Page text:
This was from a post written March 3, 2015
I got this note from my sister, adjusting to moving into a very liberal college town community recently:
“Hello again, I hope your day has gone well. My laundry is done now, I cooked dinner and cleaned my little apartment and now I get to pay bills. How exciting. I was thinking about something that you wrote in response to my note to you — that feeling of loneliness, still trying to find where I fit in. You stated that you hadn’t been back to the writer’s group and part of it was their liberalistic view of things. I have noticed that here. A lot! I hear people making snide remarks about “Christians” and “Republicans” and blah, blah, blah. Before I could shrug it off, no big deal, people have different views, etc. Now it grates on me.
I have been praying about this and wondering how do I accept people as they are (as Jesus would) but yet not compromise? We are human and imperfect so because of that we can easily take a judgmental stance against anyone (on any issue) who doesn’t believe as we do. I remember before I went back to church I was ONE OF THOSE PEOPLE who believed Christians were full of themselves and that the more enlightened view that all religions have merit was the better road to take….I could go on.
God brought Eunice into my life: a homosexual woman who was struggling with her own internal war and yet she served as a guide for me. I was in the midst of my new age “spiritual” journey and she just kept turning my attention to God and the Bible. It literally was seven years after I met Eunice that I began attending church and studying the bible. I had visited different churches now and then, but I finally made a commitment in 2003.
So, how do I handle people like me? You probably have heard this saying before, “you might be the only Jesus people see.”
After reading this, it made me realize that Christians have a harder row to hoe than non Christians. They are in a constant battle to live an exemplary life without judgement or compromise yet because of their humanity they may stumble and fall because they are more subject to temptation than someone without faith. Stop and think about that.
You might ask, how is that true? Well, if you are a Christian, you believe there is a tempter (the devil and his entourage) who focuses on Christians. Non believers are exempt from his attention because they are already faithless.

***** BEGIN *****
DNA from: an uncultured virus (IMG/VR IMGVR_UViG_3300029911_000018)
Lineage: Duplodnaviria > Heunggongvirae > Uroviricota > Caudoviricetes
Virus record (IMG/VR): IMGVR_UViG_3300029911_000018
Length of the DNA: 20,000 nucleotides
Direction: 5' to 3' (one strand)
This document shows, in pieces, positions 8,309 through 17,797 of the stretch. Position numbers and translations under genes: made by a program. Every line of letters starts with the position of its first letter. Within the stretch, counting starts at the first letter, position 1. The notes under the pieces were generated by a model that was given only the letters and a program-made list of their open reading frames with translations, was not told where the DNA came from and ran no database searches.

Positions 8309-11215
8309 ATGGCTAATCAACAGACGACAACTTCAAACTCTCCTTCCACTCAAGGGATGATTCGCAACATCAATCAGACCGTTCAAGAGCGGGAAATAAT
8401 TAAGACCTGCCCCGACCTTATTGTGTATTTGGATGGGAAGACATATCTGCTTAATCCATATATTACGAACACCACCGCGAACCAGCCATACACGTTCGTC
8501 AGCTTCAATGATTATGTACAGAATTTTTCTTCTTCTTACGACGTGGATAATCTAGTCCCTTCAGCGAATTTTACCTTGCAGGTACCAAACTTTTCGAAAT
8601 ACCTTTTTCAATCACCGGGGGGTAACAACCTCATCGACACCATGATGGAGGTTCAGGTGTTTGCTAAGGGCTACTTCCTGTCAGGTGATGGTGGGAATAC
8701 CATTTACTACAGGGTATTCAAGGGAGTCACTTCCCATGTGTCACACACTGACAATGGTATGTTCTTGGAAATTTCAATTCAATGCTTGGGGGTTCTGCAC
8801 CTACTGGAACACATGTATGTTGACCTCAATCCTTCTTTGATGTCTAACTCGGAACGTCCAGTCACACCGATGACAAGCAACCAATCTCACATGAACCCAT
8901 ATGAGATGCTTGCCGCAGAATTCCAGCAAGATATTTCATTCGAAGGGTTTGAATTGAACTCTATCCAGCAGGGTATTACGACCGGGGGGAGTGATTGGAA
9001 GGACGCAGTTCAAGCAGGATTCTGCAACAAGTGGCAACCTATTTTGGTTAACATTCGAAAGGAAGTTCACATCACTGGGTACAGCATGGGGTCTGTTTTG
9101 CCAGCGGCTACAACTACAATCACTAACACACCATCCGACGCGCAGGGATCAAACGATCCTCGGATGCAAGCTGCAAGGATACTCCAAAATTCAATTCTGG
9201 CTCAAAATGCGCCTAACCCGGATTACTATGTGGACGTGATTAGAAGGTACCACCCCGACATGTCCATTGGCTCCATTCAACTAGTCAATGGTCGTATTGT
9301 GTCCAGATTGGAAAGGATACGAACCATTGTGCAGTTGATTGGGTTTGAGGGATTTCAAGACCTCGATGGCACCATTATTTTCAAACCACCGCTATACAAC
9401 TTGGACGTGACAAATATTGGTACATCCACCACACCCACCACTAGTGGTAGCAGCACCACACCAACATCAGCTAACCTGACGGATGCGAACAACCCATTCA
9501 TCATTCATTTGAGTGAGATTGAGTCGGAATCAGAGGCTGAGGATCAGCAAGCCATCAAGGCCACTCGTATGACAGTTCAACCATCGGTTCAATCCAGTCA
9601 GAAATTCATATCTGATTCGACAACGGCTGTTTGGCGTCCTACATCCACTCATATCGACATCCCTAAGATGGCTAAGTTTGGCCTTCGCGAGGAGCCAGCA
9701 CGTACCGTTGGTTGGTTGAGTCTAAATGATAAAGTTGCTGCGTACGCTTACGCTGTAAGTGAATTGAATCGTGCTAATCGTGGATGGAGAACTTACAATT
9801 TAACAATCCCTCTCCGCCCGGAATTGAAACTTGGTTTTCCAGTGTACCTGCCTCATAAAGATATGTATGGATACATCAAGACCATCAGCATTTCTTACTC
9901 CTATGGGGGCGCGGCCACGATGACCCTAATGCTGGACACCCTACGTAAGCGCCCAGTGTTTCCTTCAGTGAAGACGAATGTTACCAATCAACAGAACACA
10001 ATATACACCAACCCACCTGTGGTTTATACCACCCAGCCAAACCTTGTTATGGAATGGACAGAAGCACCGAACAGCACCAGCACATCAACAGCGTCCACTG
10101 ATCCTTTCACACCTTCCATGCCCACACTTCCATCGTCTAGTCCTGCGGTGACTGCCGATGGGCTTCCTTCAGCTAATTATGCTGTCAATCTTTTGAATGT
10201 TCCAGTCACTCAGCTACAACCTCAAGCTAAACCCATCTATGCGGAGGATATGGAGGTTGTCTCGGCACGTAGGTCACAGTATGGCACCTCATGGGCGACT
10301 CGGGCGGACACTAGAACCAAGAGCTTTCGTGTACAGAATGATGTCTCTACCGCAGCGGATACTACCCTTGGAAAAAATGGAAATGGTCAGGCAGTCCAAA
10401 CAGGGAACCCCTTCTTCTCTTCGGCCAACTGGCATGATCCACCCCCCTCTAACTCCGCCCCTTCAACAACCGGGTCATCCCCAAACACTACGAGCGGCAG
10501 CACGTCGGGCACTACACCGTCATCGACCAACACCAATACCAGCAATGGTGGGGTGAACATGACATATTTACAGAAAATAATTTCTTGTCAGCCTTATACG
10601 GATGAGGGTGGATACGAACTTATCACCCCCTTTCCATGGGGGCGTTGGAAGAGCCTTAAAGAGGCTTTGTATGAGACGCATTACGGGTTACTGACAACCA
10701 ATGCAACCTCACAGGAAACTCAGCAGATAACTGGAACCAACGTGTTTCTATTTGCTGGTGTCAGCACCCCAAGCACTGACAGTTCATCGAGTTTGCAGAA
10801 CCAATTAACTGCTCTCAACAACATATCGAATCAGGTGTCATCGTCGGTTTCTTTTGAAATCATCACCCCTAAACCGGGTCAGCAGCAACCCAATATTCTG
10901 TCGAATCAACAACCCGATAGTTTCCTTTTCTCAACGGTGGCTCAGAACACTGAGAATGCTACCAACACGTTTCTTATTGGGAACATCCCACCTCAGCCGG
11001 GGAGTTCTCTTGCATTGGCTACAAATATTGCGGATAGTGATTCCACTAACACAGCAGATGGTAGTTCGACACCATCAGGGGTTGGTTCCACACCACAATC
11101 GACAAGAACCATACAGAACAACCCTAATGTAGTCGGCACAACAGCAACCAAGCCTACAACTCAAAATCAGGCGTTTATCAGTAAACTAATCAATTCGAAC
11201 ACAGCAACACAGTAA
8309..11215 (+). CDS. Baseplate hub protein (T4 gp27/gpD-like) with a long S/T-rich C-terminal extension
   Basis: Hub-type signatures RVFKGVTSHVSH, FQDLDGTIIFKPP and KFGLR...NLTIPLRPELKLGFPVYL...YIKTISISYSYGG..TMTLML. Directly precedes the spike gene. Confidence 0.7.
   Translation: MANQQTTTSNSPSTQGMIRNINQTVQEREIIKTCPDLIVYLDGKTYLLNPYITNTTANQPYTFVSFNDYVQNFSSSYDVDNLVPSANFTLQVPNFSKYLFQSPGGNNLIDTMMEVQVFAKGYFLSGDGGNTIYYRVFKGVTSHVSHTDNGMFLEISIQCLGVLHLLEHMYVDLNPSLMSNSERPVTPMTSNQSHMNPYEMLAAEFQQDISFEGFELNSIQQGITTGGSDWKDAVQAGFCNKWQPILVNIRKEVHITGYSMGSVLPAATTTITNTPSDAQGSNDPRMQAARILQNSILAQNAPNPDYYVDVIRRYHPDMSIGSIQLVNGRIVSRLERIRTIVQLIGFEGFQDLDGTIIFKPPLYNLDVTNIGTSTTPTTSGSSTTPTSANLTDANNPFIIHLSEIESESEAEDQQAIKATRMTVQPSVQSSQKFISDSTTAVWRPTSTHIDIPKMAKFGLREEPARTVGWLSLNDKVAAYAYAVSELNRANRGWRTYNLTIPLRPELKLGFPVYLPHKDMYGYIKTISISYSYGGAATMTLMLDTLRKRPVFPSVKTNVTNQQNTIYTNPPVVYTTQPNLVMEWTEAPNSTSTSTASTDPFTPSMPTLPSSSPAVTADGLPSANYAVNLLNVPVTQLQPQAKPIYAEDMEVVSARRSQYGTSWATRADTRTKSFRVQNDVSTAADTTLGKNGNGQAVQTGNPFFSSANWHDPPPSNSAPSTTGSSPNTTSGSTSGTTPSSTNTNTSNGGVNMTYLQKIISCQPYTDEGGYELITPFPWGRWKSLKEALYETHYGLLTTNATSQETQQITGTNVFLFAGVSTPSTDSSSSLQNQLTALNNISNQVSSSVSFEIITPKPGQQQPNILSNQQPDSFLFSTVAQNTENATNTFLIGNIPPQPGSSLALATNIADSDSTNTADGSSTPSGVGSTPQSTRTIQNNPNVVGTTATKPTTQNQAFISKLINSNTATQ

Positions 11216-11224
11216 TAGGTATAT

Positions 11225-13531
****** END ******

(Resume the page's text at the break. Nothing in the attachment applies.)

So when a Christian falls and/or falls short of “perfection” then it gives ammunition to the faithless to point a finger and ridicule. It can also cause the Christian to wonder “what’s the point”, “why am I struggling” and perhaps lose faith.
This sanctimony is a useless effort to protect themselves from their own human frailty. The Christians I know do a damn good job of setting the example my sister is striving to do. But…they still stumble and they occasionally fall.
Yet conversely let’s look at the flip side of that. Non Christians, in their own form of sanctimony, frequently sit in judgement of those who work very hard at being Christian and will look for them to fail.
How many times have you heard someone say, “And they call themselves Christian?” Yikes!!!
BTW – (We are aware that there are Democrats who are Christian) It’s interesting that you never hear anyone link that combination derisively though. Why is that, I wonder?
Sadly, it’s a two way street and as I’ve mentioned before there can be unleashed fervor from both sides that is neither healthy nor beneficial. That is why I stopped going to the writer’s group. I liked most everyone in my group but when people started bashing the other party, I walked. Regardless of what party I may or may not belong to, I’m out numbered but more importantly that’s not why I attend. What is it they say about religion and politics?
You know, perhaps I needed to say that? – No debate.
Maybe, I too can be judgmental – Ya’ think? I just bet they would have been fine with that.
2 thoughts on “Religion and Politics”
why can’t we all just get along…without judging or forcing beliefs on others is all I’m saying
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I’ve always felt that the best “witness” for your faith or anything else is reflected in who you are. Unfortunately judging is part of the human equation. We make judgments all the time, what to eat, what to wear. It comes to us so naturally.
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